During: Let 'er Rip
You hear it a lot: The best way to handle a tantrum is to ignore it. And hard as it is to practice in public, especially around the other tourists who've paid a lot for the snorkeling trip your toddler has inexplicably grown bored with, it's nonetheless an ineffective management technique, and for a couple of reasons.
First, a toddler throwing a tantrum wants attention, all of it. Giving your attention only teaches that tantrums work. Withholding your attention, even to the point of turning your back and, if you're in a safe place, walking away until the fit stops, can discourage further attempts at gaining your undivided attention via shrieking.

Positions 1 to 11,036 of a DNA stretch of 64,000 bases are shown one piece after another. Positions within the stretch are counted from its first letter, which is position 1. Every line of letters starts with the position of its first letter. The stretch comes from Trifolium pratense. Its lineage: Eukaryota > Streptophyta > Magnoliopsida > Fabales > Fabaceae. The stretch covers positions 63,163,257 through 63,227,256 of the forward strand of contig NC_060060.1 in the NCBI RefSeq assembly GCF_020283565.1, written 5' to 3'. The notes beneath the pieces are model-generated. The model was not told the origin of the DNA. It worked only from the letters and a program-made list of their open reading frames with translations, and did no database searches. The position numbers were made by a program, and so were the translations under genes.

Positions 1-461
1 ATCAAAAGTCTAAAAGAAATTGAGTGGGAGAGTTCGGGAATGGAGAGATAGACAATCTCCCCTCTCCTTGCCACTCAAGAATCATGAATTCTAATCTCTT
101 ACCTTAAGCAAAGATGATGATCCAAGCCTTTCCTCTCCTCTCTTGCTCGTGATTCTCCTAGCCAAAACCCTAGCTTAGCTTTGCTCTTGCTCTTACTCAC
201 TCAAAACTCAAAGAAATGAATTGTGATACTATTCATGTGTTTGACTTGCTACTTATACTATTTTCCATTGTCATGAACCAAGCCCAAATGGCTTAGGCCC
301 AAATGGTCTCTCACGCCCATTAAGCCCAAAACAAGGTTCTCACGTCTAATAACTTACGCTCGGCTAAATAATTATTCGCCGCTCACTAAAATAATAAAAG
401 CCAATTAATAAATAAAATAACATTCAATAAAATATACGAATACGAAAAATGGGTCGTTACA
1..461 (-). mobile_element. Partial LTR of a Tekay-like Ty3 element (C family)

The other thing to realize is that toddlers have lots of energy, and when that energy turns to anger, sometimes they just need to get it out. Letting the tantrum take its natural course can be the best way to end it.
The ignore-it method is not so easy while vacationing, and is a particularly nightmarish proposition on an airplane, but you can make it work with a bare minimum of evil looks from bystanders. Simply tell your fellow passengers what you're doing: Ignoring the tantrum so it'll end sooner. You may be surprised how far a considerate explanation can go.
Up next: Something to think about while you're letting the kid scream…